America may be a whole lot more indebted that we think.
Critics of government spending often say that U.S. government owes more than the total value of the gross domestic product, nearly 103%, as a reason for why we need to rein in the government and fast. This is the same measurement, for instance that is used by the folks who run the U.S. debt clock, and is featured on the website of the Republican-run House Financial Services Committee.
Those who like to downplay the U.S. government's overall indebtedness will usually point to smaller figure, just under 74%, which is the total debt held by the public. That excludes debt owned by arms of the federal government, like social security trust fund. The thinking goes that if the government owes this money to itself, that's not nearly the same thing as owing money to a member of the public or a foreign government.
But a recent analysis by the Federal Reserve Bank of Chicago may indicate that both the group that dismiss the U.S.'s debt as manageable and those who worry about it, may be understating just how in hock the U.S. government is. Here's the chart from their study:
The number debt worrywarts cite is at the top on the right. A little further down is the smaller percentage. But as you broaden out the measures of debt to include what we owe future social security recipients, and even further to include what we owe in promises to future seniors in terms of Medicare or current government workers in the form of pensions, you get the bottom number, that our actual debt load is a staggering 288% of GDP.
And that may be understating things as well.
The above chart from the same study relies on a different set of estimates for future liabilities, but the difference between what the United States has promised and what other wealthy nations have promised their citizens in the future is stark. Even compared to Greece, by this measure the U.S.'s debt looks onerous. According to Rebecca Friedman, Mark Wright, economists with the Chicago Fed, American projected liabilities are higher than its wealthy peers because of health care. In an email they write:
These numbers are high for the USA because health care costs are higher in the USA than elsewhere, and have been rising faster. When this is combined with relatively fast population growth (compared to Europe), a large liability is found. This is true even after controlling for the fact that much of Europe’s (and Japan’s) population is aging faster than the USA.
The authors also stress, however, that this more comprehensive measurement of government debt has its drawbacks, most importantly that it relies on projections of future healthcare costs. The above figures do not take into account a recent slowing of growth in healthcare costs that Obamacare advocates attribute to the effects of the law. If that trend continues—a hotly debated proposition—than the net present value of our healthcare promises will be smaller.
So the question is why haven't we done more to address the nation's looming debt problems. Six years ago, the Republican party won one of the most lopsided victories in Congressional history, winning back the House of Representatives and robbing Democrats of their supermajority in the Senate. Back in 2010, the federal debt and deficit were growing at a dramatic pace, and the newly emergent Tea Party Republicans used this trend to great effect at the ballot box.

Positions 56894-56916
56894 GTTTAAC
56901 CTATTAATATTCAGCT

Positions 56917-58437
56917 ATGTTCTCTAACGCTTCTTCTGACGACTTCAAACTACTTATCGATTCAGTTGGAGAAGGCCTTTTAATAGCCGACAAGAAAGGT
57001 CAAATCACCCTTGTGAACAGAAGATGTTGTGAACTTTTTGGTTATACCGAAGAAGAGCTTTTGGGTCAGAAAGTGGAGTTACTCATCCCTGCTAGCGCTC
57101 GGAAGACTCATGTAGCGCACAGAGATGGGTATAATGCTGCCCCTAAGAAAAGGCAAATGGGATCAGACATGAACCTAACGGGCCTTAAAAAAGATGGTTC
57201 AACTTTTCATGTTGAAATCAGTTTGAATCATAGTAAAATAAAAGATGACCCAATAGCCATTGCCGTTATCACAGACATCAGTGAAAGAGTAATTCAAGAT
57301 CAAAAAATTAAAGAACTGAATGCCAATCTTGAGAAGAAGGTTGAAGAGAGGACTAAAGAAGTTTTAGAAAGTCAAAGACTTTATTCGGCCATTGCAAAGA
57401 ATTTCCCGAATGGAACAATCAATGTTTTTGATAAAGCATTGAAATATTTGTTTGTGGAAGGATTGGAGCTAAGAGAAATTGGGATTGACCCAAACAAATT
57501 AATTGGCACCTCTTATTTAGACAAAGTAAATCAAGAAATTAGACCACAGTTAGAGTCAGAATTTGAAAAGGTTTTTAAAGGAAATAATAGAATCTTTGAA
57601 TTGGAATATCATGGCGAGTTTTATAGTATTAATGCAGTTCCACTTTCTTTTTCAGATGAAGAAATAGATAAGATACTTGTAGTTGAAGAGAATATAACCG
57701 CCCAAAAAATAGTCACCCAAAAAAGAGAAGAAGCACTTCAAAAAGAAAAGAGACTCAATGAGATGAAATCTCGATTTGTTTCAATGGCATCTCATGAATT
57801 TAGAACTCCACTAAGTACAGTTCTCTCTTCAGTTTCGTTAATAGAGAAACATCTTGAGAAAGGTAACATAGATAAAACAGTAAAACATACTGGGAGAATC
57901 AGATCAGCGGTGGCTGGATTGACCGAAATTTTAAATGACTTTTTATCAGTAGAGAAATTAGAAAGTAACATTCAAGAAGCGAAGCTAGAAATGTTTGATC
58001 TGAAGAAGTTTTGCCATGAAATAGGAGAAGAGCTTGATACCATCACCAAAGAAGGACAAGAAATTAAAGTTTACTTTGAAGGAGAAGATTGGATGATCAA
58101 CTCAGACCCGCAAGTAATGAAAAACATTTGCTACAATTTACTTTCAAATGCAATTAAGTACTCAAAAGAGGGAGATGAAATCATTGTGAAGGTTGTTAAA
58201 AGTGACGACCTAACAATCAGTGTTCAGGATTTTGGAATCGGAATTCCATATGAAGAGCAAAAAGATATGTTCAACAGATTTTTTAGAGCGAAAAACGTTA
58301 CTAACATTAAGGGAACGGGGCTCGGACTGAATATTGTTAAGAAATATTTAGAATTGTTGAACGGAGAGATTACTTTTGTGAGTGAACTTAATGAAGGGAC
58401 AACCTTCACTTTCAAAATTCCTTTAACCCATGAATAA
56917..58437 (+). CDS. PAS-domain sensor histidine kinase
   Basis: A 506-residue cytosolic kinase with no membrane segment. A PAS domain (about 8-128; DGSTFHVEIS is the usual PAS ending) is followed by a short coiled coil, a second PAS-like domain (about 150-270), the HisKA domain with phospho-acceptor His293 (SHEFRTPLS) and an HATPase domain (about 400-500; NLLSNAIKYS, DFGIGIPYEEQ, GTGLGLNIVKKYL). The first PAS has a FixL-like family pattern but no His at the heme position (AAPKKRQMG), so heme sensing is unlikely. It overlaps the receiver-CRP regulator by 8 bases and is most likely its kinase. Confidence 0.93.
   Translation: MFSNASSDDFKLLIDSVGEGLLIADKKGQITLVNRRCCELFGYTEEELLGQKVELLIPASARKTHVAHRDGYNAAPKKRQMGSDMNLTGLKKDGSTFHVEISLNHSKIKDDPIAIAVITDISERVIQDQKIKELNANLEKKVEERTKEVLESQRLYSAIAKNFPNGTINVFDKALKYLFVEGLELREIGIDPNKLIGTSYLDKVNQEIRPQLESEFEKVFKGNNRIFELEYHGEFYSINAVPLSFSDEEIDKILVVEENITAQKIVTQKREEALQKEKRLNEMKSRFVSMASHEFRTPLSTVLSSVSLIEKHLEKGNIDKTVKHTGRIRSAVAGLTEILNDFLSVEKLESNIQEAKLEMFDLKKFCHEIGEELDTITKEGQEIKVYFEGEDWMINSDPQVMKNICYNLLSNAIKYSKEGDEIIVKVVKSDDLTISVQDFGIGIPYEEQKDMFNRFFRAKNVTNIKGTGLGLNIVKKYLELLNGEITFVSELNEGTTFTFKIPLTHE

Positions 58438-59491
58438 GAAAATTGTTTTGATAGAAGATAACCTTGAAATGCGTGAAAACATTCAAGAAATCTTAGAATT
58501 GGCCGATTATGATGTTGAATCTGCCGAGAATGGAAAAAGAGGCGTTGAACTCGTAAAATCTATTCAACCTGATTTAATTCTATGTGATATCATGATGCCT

But even before these newly-elected Republicans had a chance to agitate for budget cuts, the federal deficit was already shrinking by the time the new Republican class took office in 2011. That's because as the economy started to grow again, federal spending on programs like unemployment insurance declined, and tax receipts grew as a function of an expanding economy. When you add to this budget control measures like the 2011 "sequestration" bill, we have seen the budget deficit fall year after year.
Second, public opinion has turned against debt fighting. According to a poll released in January by the Pew Research Center, the percentage of Americans who say that reducing the budget deficit should be a top priority is now at 56%, down from a high of 72% in 2013. A recent Gallup poll showed that just 5% of Americans consider the federal budget deficit and debt to be the most important issue, while the number one issue, "dissatisfaction with government," garnered 16% support.
Presidential candidates are responding to this shift in public opinion. After the Republican presidential ticket lost in 2012 on a platform of tax cuts tilted towards the rich and turning Medicare from an open-ended entitlement to a block-grant program run mostly by the states, GOP candidates this time around have abandoned running on a plan to shrink deficits and the debt.
The timing of this shift in political winds is painfully ironic. Back in 2010, when debt-phobia was gripping the public, the U.S. economy was severely under capacity, and so efforts to cut government spending would have only served to compound the economic malaise at that time. Today, with an historically low budget deficit, economists estimating that we're at full employment, and budget projections showing that the deficit will only grow from here as the country ages, it is actually an opportune time to have a serious discussion over how to pay for the things we've promised American citizens.
The United States likely still has plenty of time to bring its tax receipts more in line with its promises to citizens, both on the federal and state levels. But the sooner it begins to address the discrepancy, through tax, entitlement, and healthcare reform, the less painful the transition will be for taxpayers and the receivers of benefits alike.